Generally I only go to blogs that have a product or realistic group behind it, without major ADS, that's actually doing something useful. Those people usually monitor their forums properly as well. Thanks Charlie, I know you do your best : ).

Charlie Stross:

"Oh, and for the record: I'm strongly in favor of building shitloads of nuclear reactors, too. (Colour me glow-in-the-dark green.)"

With today's tech they could make energy out of water with HHO gas, plus the reactors are safe with cold water reactors. Energy efficiency is more the rule of thumb now. It's just fun now to watch people not accept it while most of the rest do. It will be interesting to watch what will happen when people start living forever and some don't want to. They will argue themselves into the grave.
To say Global Warming is not bad is moronic, it's just a generalized pollution term, they're more interested in their political financing than the actual topic which is sad for them I guess. Also cities do get hot with acid rain, that's obvious; with haze; making things hotter, noone wants that as it causes stress and anxiety when inhaled. I thought she was against giving our kids too many pills. These type of people want changes yet are afraid to be open minded about achieving such things. More interested in hearing themselves speak. Rationalization at it's peak. Pre star faring culture stress I guess.
If we have access to the moon we have to take care of it or it could screw up earth's gravity well. We can't plant a flag in one section and put our head in the sand.

I have a few inches of snow on the ground, if it doesn't melt, in January in Chicago, America, where we used to have 2 feet since for 500 years on record and as I grew up? WWTF is that?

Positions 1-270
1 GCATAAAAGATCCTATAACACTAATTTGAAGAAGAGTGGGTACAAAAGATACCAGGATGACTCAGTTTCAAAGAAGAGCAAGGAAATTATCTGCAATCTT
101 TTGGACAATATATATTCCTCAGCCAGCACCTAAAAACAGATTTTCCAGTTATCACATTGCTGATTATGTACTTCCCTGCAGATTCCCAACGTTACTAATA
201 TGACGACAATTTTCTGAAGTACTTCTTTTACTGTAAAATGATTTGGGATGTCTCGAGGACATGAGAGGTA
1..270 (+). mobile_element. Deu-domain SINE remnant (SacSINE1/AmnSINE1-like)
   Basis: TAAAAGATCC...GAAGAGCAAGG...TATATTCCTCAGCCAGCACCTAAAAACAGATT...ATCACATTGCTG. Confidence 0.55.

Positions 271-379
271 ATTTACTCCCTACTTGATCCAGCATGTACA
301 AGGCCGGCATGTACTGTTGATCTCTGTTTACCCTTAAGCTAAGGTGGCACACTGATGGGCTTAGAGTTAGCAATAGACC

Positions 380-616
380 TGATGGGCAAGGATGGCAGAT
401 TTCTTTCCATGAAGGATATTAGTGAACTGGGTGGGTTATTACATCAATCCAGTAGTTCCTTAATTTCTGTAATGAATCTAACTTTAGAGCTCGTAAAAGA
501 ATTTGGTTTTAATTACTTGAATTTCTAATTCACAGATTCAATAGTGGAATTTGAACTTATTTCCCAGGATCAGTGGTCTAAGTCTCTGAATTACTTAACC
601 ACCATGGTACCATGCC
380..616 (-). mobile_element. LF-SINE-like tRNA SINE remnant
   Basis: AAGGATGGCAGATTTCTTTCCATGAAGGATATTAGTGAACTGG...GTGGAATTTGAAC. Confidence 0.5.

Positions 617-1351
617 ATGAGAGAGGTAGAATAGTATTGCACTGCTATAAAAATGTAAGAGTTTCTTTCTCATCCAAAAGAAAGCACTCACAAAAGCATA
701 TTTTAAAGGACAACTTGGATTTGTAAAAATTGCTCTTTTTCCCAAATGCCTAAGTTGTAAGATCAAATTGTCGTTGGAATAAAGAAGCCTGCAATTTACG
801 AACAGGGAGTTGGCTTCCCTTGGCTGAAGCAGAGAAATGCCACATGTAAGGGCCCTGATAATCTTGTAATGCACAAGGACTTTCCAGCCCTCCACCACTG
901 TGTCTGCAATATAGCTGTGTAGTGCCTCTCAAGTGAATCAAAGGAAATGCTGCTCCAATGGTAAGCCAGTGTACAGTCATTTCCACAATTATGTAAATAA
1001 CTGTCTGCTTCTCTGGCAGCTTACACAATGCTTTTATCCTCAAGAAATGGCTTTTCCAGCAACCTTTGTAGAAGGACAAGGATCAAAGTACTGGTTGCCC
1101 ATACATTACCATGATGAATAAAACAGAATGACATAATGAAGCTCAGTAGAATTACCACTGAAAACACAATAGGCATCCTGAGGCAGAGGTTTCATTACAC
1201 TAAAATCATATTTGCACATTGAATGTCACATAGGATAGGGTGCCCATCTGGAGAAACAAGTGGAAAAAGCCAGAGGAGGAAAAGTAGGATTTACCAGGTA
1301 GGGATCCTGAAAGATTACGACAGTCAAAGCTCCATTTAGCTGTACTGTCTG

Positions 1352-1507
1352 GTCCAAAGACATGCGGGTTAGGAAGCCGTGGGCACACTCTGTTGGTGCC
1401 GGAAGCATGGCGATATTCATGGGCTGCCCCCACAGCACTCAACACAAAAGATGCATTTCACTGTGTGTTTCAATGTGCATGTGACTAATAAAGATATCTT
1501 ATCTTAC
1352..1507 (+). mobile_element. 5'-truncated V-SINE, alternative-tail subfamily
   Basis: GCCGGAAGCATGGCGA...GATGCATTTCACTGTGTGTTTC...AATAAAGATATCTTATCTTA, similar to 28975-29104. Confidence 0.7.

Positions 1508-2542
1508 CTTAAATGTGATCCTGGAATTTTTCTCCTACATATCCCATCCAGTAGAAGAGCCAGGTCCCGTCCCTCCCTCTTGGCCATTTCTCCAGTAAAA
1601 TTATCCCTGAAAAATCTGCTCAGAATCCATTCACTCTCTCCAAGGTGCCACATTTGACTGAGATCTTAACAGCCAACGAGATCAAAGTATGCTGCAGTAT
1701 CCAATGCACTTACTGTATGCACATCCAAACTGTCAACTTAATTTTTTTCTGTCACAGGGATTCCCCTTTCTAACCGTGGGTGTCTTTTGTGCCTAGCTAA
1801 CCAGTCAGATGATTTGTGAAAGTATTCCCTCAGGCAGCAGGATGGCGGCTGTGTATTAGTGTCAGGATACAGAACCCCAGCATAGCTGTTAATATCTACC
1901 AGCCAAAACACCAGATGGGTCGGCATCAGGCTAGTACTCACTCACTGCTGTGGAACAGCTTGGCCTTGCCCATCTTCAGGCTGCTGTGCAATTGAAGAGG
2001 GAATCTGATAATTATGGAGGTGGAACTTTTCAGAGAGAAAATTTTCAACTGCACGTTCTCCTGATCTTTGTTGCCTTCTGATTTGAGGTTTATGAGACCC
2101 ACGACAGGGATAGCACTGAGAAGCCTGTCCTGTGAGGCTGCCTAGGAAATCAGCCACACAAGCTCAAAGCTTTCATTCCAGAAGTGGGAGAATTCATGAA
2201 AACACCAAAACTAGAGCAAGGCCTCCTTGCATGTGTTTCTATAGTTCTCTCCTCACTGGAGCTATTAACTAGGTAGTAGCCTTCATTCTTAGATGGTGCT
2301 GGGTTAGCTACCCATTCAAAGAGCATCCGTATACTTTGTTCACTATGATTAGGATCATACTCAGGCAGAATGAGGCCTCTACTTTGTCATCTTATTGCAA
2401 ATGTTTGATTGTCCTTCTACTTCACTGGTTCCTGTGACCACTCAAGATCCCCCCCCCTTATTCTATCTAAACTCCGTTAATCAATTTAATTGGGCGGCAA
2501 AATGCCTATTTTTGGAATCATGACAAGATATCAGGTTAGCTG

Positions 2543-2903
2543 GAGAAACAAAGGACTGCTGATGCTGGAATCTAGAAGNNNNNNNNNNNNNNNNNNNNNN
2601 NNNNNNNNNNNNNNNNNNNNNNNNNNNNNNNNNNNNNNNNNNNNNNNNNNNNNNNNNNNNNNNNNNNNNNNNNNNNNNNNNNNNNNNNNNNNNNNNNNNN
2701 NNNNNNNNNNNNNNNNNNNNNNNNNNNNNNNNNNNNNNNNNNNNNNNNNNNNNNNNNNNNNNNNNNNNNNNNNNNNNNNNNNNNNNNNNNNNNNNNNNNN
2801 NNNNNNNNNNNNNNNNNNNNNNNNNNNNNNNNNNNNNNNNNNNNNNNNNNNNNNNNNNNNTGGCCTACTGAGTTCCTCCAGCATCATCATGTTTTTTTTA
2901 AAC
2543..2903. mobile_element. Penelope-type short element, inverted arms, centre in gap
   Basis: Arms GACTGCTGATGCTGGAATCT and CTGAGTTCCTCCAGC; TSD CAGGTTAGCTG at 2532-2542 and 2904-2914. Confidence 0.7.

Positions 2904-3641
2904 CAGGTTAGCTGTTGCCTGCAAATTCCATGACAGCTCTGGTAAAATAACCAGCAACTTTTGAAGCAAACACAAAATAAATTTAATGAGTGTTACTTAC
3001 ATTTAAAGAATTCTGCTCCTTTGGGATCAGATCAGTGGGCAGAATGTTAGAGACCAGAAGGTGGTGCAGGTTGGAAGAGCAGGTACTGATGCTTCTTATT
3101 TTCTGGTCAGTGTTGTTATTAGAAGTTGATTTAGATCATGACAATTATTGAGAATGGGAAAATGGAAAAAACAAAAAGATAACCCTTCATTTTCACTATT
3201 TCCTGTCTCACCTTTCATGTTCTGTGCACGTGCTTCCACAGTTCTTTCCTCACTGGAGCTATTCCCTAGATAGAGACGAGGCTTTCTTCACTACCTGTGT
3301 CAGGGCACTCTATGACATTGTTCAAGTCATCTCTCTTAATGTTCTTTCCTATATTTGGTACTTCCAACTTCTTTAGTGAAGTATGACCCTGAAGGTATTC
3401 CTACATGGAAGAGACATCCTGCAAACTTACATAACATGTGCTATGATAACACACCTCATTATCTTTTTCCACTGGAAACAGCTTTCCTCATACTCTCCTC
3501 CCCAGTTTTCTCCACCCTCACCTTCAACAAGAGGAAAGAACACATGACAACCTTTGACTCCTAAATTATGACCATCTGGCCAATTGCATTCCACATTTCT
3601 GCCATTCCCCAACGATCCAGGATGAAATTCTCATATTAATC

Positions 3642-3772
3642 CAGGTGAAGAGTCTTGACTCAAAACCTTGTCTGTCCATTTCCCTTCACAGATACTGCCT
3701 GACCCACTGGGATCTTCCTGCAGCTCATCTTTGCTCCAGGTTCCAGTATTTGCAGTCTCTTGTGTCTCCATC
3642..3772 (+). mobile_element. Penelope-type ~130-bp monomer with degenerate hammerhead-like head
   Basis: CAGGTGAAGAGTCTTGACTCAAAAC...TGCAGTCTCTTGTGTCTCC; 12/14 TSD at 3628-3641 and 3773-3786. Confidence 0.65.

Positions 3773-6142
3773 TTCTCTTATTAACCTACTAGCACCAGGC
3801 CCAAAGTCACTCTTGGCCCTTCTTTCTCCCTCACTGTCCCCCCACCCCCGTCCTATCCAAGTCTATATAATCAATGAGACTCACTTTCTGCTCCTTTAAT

Here no Evil see no Evil.
Anyone that likes to pollute anything is a fuckup.
It has been a cool summer thus far so maybe the Kyoto agreement is working some magic and we can get a cold winter once again here at the front door of the northern reaches. ~~We're m~e~l~t~i~n~g~~
I love science.

Also Iran was offered Cold Water reactors that are better and don't output the dangerous materials. They declined but the cards are still on the table I guess for more negotiations. Maybe the WTO will have something to say.

Andrew G:

I agree with your summery of sub-global politics but I'm talking about a larger scale with Macro-Global groups. In a U.S. Court it will go nowhere most like since pollution generally comes from all over. Scope!
People like Anne are looking at things from a sub global (U.S.) perspective so it goes nowhere. To her everyone else simply doesn't exist or exists in a medium beneath the U.S. And what's really screwed up is she expects the same attitude from other countries. It's called Facism.

32:

Funny that this conversation went on so long, considering that it should have been stillborn according to Godwin's law.

Ann Coulter is a kind of mental sandpaper for me, given that I often agree with (stripped of shrillness) a fair number of the things she says. Her ability to present herself as a spokesindividual for the conservative half of American politics forces me into sometimes defending her positions, even though I find her personally atrocious.

It's like being back at college, lumped in with gungho business school young Republicans with whom I shared nothing but a party registration.

33:

Why stillborn, this is really fun.
I think Charlie Stross was referring to Global Warming mainly and then down from there.

Amendment III

No soldier shall, in time of peace be quartered in any house, without the consent of the owner, nor in time of war, but in a manner to be prescribed by law.

I think we need an upgrade to the Bill of Rights for virtual soldiers.

34:

Also someone should bring that mustache back in style since Hitler destroyed it. Really piss people off. That's been one of the biggest social tabboos in the last 50 years. It does kind of look weird though.

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This page contains a single entry by Charlie Stross published on June 23, 2006 8:56 AM.